1. 1.

    , & The B7 family revisited. Annu. Rev. Immunol. 23, 515–548 (2005).

  2. 2.

    , , & B7-H1, a third member of the B7 family, co-stimulates T-cell proliferation and interleukin-10 secretion. Nat. Med. 5, 1365–1369 (1999).

  3. 3.

    et al. Engagement of the PD-1 immunoinhibitory receptor by a novel B7 family member leads to negative regulation of lymphocyte activation. J. Exp. Med. 192, 1027–1034 (2000). References 2 and 3 provide the first descriptions of PDL1; reference 3 also identified PDL1 as a binding partner for PD1.

  4. 4.

    et al. PD-L2 is a second ligand for PD-1 and inhibits T cell activation. Nat. Immunol. 2, 261–268 (2001).

  5. 5.

    et al. B7-DC, a new dendritic cell molecule with potent costimulatory properties for T cells. J. Exp. Med. 193, 839–846 (2001). References 4 and 5 present the first descriptions of PDL2 as a second ligand for PD1. Reference 4 also provides one of the first descriptions of PDL1 and PDL2 expression by tumour cells.

  6. 6.

    , , & PD-1 and its ligands in tolerance and immunity. Annu. Rev. Immunol. 26, 677–704 (2008).

  7. 7.

    , , & Coinhibitory pathways in the B7-CD28 ligand-receptor family. Immunity 44, 955–972 (2016).

  8. 8.

    PD-1 signaling in primary T cells. Immunol. Rev. 229, 114–125 (2009).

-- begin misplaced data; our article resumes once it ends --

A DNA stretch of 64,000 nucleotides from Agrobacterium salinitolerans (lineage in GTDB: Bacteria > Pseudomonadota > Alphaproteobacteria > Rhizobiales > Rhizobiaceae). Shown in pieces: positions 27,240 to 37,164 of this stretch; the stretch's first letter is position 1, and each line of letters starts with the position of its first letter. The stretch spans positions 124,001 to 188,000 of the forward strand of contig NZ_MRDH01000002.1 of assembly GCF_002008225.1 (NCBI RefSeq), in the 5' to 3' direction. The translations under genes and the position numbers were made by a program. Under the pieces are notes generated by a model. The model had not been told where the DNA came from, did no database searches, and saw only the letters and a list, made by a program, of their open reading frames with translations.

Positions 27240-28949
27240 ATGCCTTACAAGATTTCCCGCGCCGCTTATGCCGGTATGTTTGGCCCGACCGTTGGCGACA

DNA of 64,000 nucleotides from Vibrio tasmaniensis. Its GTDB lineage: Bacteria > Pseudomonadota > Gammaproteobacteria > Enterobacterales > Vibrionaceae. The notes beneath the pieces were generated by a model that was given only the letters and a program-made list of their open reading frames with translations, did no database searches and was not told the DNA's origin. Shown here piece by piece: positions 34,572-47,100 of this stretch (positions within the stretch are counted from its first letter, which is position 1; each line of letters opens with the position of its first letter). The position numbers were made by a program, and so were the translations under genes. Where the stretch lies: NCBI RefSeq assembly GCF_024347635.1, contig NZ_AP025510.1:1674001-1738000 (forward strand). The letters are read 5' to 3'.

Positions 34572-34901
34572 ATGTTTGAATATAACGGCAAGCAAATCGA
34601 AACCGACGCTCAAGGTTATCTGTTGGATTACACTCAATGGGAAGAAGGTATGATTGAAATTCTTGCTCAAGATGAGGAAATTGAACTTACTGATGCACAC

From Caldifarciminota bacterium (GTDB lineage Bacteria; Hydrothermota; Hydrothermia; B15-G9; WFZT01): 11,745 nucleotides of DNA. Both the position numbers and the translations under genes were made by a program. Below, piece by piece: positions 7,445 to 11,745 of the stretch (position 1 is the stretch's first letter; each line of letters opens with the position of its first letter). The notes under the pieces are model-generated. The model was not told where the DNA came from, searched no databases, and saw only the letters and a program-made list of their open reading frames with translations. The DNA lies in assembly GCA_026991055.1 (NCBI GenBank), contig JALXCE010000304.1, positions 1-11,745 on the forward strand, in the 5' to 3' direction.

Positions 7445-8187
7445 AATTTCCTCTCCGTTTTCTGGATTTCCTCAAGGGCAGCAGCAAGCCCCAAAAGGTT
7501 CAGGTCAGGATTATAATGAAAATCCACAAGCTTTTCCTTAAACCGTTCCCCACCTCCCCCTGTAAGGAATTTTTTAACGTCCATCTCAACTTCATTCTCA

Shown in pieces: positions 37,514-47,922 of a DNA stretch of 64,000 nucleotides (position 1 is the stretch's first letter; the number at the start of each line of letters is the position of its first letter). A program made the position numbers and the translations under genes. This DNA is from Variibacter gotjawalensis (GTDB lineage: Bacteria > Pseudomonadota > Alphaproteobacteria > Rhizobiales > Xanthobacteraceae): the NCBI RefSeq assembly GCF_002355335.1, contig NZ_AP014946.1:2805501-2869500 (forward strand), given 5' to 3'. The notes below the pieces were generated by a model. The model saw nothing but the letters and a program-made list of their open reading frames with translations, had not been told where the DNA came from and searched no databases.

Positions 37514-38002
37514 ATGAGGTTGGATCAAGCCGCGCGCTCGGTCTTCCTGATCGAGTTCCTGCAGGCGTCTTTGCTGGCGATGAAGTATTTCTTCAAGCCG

9. 9.

    , , , & Development of lupus-like autoimmune diseases by disruption of the PD-1 gene encoding an ITIM motif-carrying immunoreceptor. Immunity 11, 141–151 (1999). This study describes the development of the first Pdcd1-knockout mouse. Characterization of Pdcd1-knockout in the C57BL/6 background shows genetic loss of potentiated autoimmunity, as these mice developed a lupus-like disease.

  10. 10.

    et al. Autoimmune dilated cardiomyopathy in PD-1 receptor-deficient mice. Science 291, 319–322 (2001).

  11. 11.

    et al. Establishment of NOD-Pdcd1−/− mice as an efficient animal model of type I diabetes. Proc. Natl Acad. Sci. USA 102, 11823–11828 (2005).

  12. 12.

    et al. Programmed death ligand 1 regulates a critical checkpoint for autoimmune myocarditis and pneumonitis in MRL mice. J. Immunol. 181, 2513–2521 (2008).

  13. 13.

    & Overcoming T cell exhaustion in infection and cancer. Trends Immunol. 36, 265–276 (2015).

  14. 14.

    et al. Restoring function in exhausted CD8 T cells during chronic viral infection. Nature 439, 682–687 (2006). This study provides the first description of high and sustained expression of PD1 on exhausted T cells in chronic infection. The authors show that administering blocking antibodies against the PD1 pathway after the onset of exhaustion partially reverses this dysfunctional state. However, loss of PD1 signalling early (in Cd274-knockout mice) results in lethal immunopathology.

  15. 15.

    et al. Involvement of PD-L1 on tumor cells in the escape from host immune system and tumor immunotherapy by PD-L1 blockade. Proc. Natl Acad. Sci. USA 99, 12293–12297 (2002). One of the first descriptions of loss of PD1 signalling promoting immunity to cancer in mice. Using both overexpression of PDL1 and blocking antibodies against PDL1, the authors show that perturbing the PD1 pathway can influence tumour growth in mice.

  16. 16.

    , & PD-1 blockade inhibits hematogenous spread of poorly immunogenic tumor cells by enhanced recruitment of effector T cells. Int. Immunol. 17, 133–144 (2005).